Courtesy of author

Donald Ray Pollock Shows What Real America Looks Like

The Ohio found in his latest novel, ‘The Heavenly Table,’ is filled with violence, desperation, and humor.

You can pinpoint the origins of Donald Ray Pollock’s literary genius directly to a town in Ohio called Knockemstiff. Pollock was born and raised there, and worked in a nearby paper mill for three decades. With a population just under 60,000, Knockemstiff is the kind of town you don’t typically find in contemporary American literary fiction; half-rotten by meth, starved for hope, and entirely broke, it’s about as far away from the world presented in Jonathan Franzen’s novels as you can imagine.

Pollock knew he wanted to be a writer, but he didn’t know how to be a writer. So he sat down in a chair at a typewriter—the secret to writing, he told me in an interview in 2008, is “I mean, you got to stay in the chair”—and typed out stories by Ernest Hemingway, John Cheever, and Richard Yates, word for word. “I wasn’t really writing,” he explained. “I was trying to figure out what the fuck you’d do when you write.” Eventually, thanks to a program funded by the local mill, he went to school part-time at Ohio State and went on to get an MFA.

Pollock titled his first collection of stories Knockemstiff, and except for a piece of one story titled “Honolulu,” the entirety of the book takes place in that Ohio town. The characters are blue-collar, prone to eating bologna, given to occasional fits of violence. It was one of the best debuts of the first decade of the 21st century. His first novel, The Devil All the Time, is about a serial killer in Knockemstiff, and his newest, The Heavenly Table, from which he will read this week, tells the story of a family feud set in the early days of the 20th century.

All of Pollock’s interests are on display in Table: the effect of technology on work, the rippling impact of violence, the desperate decisions that lead to crimes, and the difference between the America of our dreams and the real America of the heartland. If this sounds way too serious, I’m failing at my job, because Pollock does have a sense of humor—one that is dark and broad. For example, characters in this book are obsessed with a pulp-fiction hero named Bloody Bill Bucket.

When Knockemstiff debuted, Pollock faced a lot of comparisons with Sherwood Anderson and his classic novel Winesburg, Ohio. It’s easy to see why: big casts of interconnected characters, small-town America, Ohio. And Pollock himself seemed (rightfully) flattered by the comparison. But if Pollock is a modern-day Anderson, it’s by way of authors like Harry Crews, Chuck Palahniuk, or the Bret Easton Ellis of American Psycho. While Pollock doesn’t revel in violence for entertainment’s sake, he’s not afraid to painstakingly lay out a gruesome scene to make a point. America’s heart has a hole in it, and the blood is getting absolutely everywhere. Elliott Bay Book Company, 1521 10th Ave., 624-6600, elliottbaybook.com. Free. All ages. 7 p.m., Mon., July 25.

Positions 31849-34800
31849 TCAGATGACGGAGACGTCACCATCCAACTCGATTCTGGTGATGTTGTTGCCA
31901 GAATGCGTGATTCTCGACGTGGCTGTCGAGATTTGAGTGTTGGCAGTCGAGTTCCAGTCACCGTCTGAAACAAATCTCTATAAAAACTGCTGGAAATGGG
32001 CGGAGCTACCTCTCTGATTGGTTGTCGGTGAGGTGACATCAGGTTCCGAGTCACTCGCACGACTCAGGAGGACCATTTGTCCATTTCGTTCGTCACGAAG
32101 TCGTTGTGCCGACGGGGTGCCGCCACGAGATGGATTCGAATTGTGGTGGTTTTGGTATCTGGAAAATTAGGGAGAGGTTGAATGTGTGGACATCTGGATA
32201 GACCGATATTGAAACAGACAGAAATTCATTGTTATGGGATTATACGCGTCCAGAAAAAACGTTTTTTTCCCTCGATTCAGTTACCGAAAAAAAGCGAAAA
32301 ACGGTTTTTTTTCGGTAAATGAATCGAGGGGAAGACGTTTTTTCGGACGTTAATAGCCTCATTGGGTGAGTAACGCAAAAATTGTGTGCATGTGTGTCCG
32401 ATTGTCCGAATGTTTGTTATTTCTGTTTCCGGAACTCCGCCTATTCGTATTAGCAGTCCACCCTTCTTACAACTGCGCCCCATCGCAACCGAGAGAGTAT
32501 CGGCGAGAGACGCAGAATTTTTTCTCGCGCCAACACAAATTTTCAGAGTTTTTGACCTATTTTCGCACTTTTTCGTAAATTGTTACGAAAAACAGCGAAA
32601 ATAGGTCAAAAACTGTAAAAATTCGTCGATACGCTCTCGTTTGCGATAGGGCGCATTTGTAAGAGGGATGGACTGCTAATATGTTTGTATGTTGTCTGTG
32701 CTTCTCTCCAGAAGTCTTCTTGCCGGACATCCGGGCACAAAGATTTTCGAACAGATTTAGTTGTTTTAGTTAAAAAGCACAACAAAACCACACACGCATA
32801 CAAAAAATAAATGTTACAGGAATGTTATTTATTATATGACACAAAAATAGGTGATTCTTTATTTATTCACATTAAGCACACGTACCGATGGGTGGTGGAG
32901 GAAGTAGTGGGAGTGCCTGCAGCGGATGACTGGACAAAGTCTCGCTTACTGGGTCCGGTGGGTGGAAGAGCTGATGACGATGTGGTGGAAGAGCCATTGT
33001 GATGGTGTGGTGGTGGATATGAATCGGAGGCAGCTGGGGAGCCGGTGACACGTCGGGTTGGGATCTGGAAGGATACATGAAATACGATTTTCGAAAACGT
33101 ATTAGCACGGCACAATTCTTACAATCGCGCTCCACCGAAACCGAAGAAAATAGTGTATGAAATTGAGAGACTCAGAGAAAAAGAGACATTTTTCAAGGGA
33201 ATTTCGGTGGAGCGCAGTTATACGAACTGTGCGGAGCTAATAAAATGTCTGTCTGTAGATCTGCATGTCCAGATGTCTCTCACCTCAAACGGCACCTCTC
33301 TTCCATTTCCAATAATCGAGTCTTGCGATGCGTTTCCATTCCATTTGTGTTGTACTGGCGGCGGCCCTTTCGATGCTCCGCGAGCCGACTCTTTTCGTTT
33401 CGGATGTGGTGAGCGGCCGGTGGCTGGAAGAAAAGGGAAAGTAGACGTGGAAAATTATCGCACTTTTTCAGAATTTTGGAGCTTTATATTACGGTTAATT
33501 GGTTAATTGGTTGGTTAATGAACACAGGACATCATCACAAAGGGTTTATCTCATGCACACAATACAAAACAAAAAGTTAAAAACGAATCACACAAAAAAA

More in Arts & Culture

Trailer Park Blues

Megan Griffiths’s Sadie taps into the dark side of teenage angst through Sophia Mitri Schloss’s strong lead performance.

Carol Burnett brings her comedic yarns to Benaroya Hall on Sunday.
Pick List: Carol Burnett, ‘Oslo,’ Sheku Kanneh-Mason

The week’s best entertainment options.

From the collection of Robert E. Jackson
The Voyeurism of Polaroids: Personal, Private, Painterly

The collection of authorless snapshots at Bellevue Arts Museum raises questions about our relationship with instant photography.

Death Cab for Cutie Headlines Deck the Hall Ball 2018

The annual 107.7 The End holiday bash moves to WaMu Theater.

Kena (Samantha Mugatsia) and Ziki (Sheila Munyiva) are beacons of light in <em>Rafiki</em>. Image courtesy Film Movement
Getting It Twisted

What to watch for at this year’s edition of Twist: A Queer Film Festival.

Ryan Gosling blasts off as Neil Armstrong in First Man. Photo by Daniel McFadden
Sea of Tranquility

In Damien Chazelle’s ‘First Man,’ Ryan Gosling delivers a fascinating blank slate portrayal of astronaut Neil Armstrong.

The new Chris Cornell statue resides outside of MoPop. Photo courtesy MoPop
Seattle Rock Star Statue Breakdown

The new Chris Cornell statue at MoPop got us wondering about the statues honoring local music legends.

Bradley Cooper and Lady Gaga as star-crossed lovers. Photo by Neal Preston
Not the Brightest Star in the Sky

Lady Gaga shines in the otherwise underwhelming ‘A Star Is Born.’

Jazz harpist 
Brandee Younger. 
                                Photo by Kyle Pompey
A Beginner’s Guide to Earshot Jazz Festival

A look a seven of the most intriguing performers at Seattle’s annual month-long jazz celebration.

Valtesse doesn’t mess around with its elaborate cabaret style. Photo by Jules Doyle
Valtesse’s Art of the Tease

The new female-driven cabaret company strives for a noir cinematic sophistication.